Frequently Asked Questions
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1. What is the purpose of the Bull Run Waiver?
A “waiver” is voluntarily giving up a right or privilege. Whereby, EPA would give up the right to force us to add unneeded Bull Run treatment and cover our reservoirs under the Long Term 2 Enhanced Surface Water Treatment Rule. The purpose of the waiver is to stop spending, building, and degrading our drinking water for a public health problem that does not exist.
The waiver is a simple agreement between City of Portland and EPA/Congress to exempt City of Portland from scientifically unsupported EPA Long Term 2 Enhanced Surface Treatment Rule. The “variance” process used in the past has been a failed strategy and is insufficient because it is temporary. It allows unneeded construction projects and water rates to increase and tolerates an uncertain outcome.
2. What is the EPA LT2 Rule and how does it affect the Bull Run water system?
The purpose of the EPA Long Term 2 Enhanced Surface Water Treatment Rule was to reduce incidence of disease from Cryptosporidium. This microorganism was allegedly found in the Milwaukee Wisconsin catastrophic sewage event and was thought to be involved in illness.
“What happened in Milwaukee, Wisconsin was a failure of a water treatment and sewage treatment system that allowed sewage to get into a drinking water system. That’s not possible in the Bull Run. The Bull Run is 35 miles away from Portland; it’s in a protected watershed where human entry is prohibited.” — Oregon Public Broadcasting – Portland Water Bureau 2003
3. Is Bull Run drinking water currently filtered or treated with chemicals?
Bull Run source water is in a federally protected watershed prohibiting human entry unless to provide water maintenance. It is one of a very few US watersheds that is unfiltered. It remains unfiltered because the water is pristine and is not exposed to agricultural, industrial, or municipal sewage, thus removing risk from toxic chemicals and human based disease microorganisms. It is treated with chlorine and ammonia to manage microorganisms.
4. Are the open reservoirs at Mount Tabor and Washington Park at risk from terrorism, vandalism, or earthquakes?
The open reservoirs at Mount Tabor and Washington Park provide significant public health benefits for our drinking water. Portland has had no microbial or chemical public health incidents or deaths since the reservoirs were opened 100 years ago. In 2004 the City of Portland convened the Independent Review Panel to determine the future of our open drinking water reservoirs. After months of review and public testimony, a majority of the Panel’s members decided that there was no compelling reason to bury the reservoirs at that time, nor may there ever be a compelling reason to bury them. A risk mitigation plan including increased security would be sufficient. During the long review panel process reservoir seismic summaries stated that the reservoirs are not located in an area of high seismic concern creating no potential risk to the reservoirs. A few years ago an extensive engineering study acknowledged the reservoirs are in “good condition” and with routine maintenance would safely function for the next half century.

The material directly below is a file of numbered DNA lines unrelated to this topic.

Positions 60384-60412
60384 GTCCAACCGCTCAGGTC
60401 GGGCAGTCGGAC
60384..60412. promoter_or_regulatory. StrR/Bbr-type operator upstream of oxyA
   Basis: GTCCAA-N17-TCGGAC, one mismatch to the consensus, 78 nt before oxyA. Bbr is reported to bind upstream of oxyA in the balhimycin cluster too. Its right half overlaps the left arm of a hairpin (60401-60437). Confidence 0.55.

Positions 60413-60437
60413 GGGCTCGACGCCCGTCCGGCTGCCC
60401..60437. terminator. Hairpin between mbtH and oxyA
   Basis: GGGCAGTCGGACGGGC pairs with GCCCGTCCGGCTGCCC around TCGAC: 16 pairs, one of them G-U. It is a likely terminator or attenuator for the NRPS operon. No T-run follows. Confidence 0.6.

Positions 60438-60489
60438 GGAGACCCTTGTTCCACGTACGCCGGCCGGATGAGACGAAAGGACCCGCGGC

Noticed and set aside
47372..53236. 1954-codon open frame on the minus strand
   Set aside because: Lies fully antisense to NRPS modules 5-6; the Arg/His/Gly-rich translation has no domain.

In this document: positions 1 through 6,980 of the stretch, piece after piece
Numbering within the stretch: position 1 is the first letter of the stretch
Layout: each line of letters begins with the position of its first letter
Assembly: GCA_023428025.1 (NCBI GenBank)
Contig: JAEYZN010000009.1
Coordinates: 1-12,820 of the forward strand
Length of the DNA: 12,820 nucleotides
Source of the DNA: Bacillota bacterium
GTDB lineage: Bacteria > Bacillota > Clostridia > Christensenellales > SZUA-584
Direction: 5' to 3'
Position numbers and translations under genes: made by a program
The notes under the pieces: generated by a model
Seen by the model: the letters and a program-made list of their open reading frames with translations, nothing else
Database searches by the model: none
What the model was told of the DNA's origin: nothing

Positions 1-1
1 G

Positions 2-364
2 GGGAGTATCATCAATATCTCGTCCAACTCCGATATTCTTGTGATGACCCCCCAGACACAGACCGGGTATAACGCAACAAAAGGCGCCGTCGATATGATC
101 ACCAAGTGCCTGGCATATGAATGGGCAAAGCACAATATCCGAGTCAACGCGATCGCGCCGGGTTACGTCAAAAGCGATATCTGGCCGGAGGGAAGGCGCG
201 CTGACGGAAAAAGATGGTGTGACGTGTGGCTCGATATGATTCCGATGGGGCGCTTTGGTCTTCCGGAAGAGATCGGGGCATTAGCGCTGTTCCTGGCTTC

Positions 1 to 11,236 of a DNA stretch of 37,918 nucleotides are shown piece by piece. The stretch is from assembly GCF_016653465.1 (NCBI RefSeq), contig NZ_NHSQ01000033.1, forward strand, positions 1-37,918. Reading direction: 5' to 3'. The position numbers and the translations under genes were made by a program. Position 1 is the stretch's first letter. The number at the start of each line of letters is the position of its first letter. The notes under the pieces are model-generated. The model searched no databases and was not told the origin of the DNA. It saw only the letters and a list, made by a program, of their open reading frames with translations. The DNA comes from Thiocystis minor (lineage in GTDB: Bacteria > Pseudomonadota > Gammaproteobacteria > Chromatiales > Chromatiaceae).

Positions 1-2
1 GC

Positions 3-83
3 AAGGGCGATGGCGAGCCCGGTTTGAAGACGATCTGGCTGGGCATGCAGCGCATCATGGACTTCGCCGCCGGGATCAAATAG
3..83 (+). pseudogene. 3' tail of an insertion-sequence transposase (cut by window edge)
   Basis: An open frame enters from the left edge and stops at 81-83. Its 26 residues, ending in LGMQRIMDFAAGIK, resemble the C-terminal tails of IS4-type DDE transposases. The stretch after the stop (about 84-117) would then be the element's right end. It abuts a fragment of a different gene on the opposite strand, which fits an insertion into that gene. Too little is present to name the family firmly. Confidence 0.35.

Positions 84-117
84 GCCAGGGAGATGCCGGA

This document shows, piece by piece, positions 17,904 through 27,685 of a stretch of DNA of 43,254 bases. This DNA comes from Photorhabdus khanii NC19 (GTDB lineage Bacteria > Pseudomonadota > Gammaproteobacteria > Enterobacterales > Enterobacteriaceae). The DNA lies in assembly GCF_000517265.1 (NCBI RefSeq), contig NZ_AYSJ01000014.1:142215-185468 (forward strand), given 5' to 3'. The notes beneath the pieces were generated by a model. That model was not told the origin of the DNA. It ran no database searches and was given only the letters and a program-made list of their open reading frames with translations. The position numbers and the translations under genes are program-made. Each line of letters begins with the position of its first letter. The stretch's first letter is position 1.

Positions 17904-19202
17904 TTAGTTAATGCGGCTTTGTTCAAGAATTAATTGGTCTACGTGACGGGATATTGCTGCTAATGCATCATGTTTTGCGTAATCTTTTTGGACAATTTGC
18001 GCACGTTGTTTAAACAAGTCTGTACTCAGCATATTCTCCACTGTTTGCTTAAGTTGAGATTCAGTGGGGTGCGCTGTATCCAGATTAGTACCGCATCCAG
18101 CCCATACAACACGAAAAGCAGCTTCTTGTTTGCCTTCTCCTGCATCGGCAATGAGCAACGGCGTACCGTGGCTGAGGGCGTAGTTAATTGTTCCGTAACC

5. The City of Portland already has a variance for treatment; why is waiver process being sought?
The “variance” process used in the past has been a failed strategy and is insufficient because it is temporary, allows unneeded construction projects and water rates to increase, and tolerates an uncertain outcome.
The waiver provides an enduring and permanent solution to a public health problem that does not exist. A waiver saves jobs, stops increases in residential and commercial water rates, and discontinues construction of unnecessary reservoirs and treatment plant that would degrade our drinking water.
6. Portland’s reservoirs are over 100 years old. Is the system still functional or outdated?
Past and recent engineering reports support long term usage of the open reservoirs. Routine maintenance is an important part of the long term program. The open reservoirs are proven to be consistent with natural and sustainable engineering and public health.
7. What are the benefits of open reservoirs vs. covered reservoirs?
The open reservoirs at Mount Tabor and Washington Park provide significant public health benefits for our drinking water. Portland has had no microbial or chemical public health incidents or deaths since the reservoirs were opened 100 years ago. The public health benefits of our open reservoirs provide a deep contrast to the negative health effects of covered drinking water reservoirs. Portland’s open air reservoirs provide natural and efficient venting of unwanted gases such as water treatment disinfection byproducts, and Radon from the periodic use of the Columbia South Shore Wellfield. Open reservoirs serve as a barrier to unwanted gases entering the distribution system. With no efficient way to escape, covered reservoirs allow these toxic and carcinogenic gases to end up in our homes, schools and workplaces.